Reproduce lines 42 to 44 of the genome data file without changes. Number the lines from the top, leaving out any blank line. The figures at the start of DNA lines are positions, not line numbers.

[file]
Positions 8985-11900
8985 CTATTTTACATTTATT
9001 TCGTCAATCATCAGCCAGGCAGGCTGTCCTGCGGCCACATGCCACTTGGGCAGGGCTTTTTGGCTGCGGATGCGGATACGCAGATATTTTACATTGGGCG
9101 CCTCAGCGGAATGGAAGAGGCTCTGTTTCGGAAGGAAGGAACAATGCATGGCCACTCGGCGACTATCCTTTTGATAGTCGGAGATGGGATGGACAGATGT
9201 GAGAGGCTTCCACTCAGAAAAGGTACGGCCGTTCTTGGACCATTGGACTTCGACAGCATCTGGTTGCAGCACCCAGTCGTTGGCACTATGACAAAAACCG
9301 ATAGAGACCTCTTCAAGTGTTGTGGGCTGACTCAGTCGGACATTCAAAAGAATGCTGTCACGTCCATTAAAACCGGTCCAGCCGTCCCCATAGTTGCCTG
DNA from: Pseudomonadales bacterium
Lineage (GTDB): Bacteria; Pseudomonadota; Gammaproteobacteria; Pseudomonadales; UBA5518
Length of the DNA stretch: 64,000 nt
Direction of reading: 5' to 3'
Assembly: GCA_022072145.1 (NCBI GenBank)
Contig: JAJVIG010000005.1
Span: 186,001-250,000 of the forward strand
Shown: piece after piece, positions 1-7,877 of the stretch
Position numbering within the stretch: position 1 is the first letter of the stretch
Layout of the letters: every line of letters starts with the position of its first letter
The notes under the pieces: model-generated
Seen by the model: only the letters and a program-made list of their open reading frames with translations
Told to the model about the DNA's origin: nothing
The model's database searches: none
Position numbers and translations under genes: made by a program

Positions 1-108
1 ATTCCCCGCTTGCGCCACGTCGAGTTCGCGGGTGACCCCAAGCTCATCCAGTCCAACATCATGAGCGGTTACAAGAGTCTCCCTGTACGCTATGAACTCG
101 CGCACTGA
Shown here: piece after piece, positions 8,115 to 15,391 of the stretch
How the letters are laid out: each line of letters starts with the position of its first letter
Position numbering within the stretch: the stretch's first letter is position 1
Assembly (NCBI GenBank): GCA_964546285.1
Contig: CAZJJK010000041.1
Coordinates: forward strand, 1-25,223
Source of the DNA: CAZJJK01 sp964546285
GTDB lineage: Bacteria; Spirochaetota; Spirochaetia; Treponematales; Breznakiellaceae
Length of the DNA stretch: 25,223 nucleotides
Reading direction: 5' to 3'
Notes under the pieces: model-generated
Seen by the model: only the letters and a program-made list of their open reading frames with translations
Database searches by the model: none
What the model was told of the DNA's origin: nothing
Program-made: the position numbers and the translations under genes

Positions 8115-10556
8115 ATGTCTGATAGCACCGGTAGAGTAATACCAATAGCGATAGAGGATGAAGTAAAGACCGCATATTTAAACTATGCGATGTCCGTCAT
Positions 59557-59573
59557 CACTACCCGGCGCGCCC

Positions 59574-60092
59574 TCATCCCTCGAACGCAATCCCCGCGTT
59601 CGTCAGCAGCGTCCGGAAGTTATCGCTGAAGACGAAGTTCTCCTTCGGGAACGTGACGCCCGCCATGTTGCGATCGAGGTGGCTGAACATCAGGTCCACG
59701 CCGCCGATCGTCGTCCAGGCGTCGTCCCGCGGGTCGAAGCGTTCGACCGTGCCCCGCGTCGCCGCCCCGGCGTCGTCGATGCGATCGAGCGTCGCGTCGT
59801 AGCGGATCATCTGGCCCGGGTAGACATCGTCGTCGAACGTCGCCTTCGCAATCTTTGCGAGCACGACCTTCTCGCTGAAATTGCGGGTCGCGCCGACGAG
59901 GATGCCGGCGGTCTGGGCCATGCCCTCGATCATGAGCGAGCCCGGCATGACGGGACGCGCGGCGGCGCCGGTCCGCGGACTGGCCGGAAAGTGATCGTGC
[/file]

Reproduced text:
Positions 59557-59573
59557 CACTACCCGGCGCGCCC

Positions 59574-60092